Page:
Mr. Sibal also pointed out that there were four instances in the Trial Court record wherein D.W. 1 Mr. R.K. Aggarwal had referred to the original balance sheet dated 19.09.2008, which did not contain any handwritten interpolation. Therefore the first time that the Petitioner sought to place reliance on the contents of the manipulated balance sheet was before this Court, which clearly showed that the document was forged specifically to mislead this Court. Had the interpolated document been authentic, the Petitioner would have naturally placed reliance on the same before the Courts below.
3.1 Per contra, learned senior counsel for the Petitioner/Non-Applicant, Mr. Basava Prabhu Patil submitted that the auditor’s report and balance sheet dated 19.09.2008 were exhibited multiple times as part of the evidence of different parties. In the Petitioner’s reply to the application of the Respondent/Applicant for interim injunction, the auditor’s report together with the balance sheet had been marked as Exhibit 13. Mr. Patil highlighted that the advocate appearing for the Petitioner before the trial Court had obtained a certified copy of the aforesaid Exhibit 13. In the certified copy of Exhibit 13, Column 12 of the balance sheet states that the ‘number of Equity Shares as on 1/4/07’ is 10,36,400 shares. It can be seen that the words ‘Weighted average’ have been crossed out, and ‘as on 1/4/07’ has been added, by hand.
Mr. Patil also placed on record a certified copy of Exhibit 82, which is the balance sheet dated 19.9.2008, as marked in the evidence of D.W. 1. Column 12 of the certified copy of Exhibit 82 contains the same handwritten interpolation. Therefore it was strenuously contended that the handwritten corrections in the balance sheet were present since the beginning of the trial. The Applicant ought to have raised any grievance regarding forgery in the document at the stage of trial itself.
However, no crossexamination of the Petitioner’s witnesses was conducted on this aspect before the Trial Court, and the perjury application was moved only after the SLP had been dismissed. It was further contended that the Petitioner’s advocate had not relied upon Column 12 of the balance sheet while arguing the SLP before this Court, and as such the contents of Column 12 had no bearing on the dismissal of the SLP. Hence it was submitted that there was no merit in the Applicant’s contention that the Petitioner had committed perjury.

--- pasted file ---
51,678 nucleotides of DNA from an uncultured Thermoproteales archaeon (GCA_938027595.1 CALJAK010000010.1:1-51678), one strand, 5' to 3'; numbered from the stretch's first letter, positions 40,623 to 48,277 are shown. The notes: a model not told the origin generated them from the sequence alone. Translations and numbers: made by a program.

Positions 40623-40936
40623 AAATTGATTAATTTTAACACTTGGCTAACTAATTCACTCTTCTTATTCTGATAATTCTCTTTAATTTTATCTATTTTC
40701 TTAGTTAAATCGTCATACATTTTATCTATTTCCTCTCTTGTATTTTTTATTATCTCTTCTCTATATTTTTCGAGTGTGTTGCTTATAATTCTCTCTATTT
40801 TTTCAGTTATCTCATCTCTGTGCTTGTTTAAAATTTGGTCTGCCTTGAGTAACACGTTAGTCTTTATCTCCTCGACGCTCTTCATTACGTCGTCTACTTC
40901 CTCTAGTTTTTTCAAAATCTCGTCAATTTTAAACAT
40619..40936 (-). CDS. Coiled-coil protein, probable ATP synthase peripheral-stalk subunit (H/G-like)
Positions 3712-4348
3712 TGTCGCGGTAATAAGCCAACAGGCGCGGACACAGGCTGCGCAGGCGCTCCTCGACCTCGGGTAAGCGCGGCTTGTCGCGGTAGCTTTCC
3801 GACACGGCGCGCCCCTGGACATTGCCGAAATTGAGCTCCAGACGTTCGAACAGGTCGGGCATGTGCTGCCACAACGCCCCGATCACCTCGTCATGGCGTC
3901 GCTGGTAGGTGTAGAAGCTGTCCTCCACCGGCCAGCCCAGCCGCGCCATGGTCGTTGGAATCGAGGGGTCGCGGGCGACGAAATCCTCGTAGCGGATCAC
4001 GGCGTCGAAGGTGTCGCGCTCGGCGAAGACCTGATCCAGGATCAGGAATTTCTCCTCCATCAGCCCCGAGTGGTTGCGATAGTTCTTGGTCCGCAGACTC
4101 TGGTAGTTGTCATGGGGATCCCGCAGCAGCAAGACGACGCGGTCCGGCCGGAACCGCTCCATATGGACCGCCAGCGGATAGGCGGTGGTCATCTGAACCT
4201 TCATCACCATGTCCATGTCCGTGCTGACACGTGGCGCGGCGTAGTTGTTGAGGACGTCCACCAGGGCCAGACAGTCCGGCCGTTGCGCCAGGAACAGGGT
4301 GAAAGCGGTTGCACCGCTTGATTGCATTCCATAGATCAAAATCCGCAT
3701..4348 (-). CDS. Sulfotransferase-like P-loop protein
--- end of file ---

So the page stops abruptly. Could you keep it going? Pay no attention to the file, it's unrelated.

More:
4. Be that as it may, having perused the original copies of the Trial Court record, we find prima facie merit in the Applicant’s case that the Petitioner has committed perjury. We have compared the original copies of the auditor’s report and the balance sheet, as exhibited before the Trial Court, with the copies filed before this Court in SLP (Civil) No. 3309/2018. We find that in the Trial Court record, Column 12 of the balance sheet dated 19.09.2008, marked as Exhibit 82, has tabulated the EPS as follows:
Whereas in the copy of the balance sheet submitted before this Court, the words ‘Weighted average’ have been struck out, and ‘as on 1/4/07’ has been added after ‘Equity Shares’, as shown below:
4.1 We further find that wherever the auditor’s report and the balance sheet have been marked as evidence before the trial Court, no such handwritten interpolation is present. Exhibit 13, which is the Petitioner’s reply to the application for interim injunction, Exhibit 92, which is the audited copy of the balance sheet as filed with the Superintendent of Central Excise, and Exhibit 93, which is the audited copy of the balance sheet as filed with the Assistant Commissioner of Sales Tax, do not contain the handwritten modifications as present in the documents filed before this Court.
Hence we find no merit in the Petitioner’s submission that the handwritten interpolations were present right from the stage when the documents were exhibited before the Trial Court, and the certified copies produced by it in this regard are patently unreliable. It is apparent from a comparison with the original copies in the Trial Court record that the handwritten modifications to Column 12 appear for the first time in the documents filed before this Court.
5. We find it useful to briefly delve into the terms ‘Weighted Average’ and ‘EPS’ for understanding why the aforesaid interpolation in the balance sheet, is a significant deviation from the original document submitted before the Trial Court. ‘EPS’ is used as a common tool for gauging the profitability of a company. It indicates the benefit reaped per individual shareholding of a company.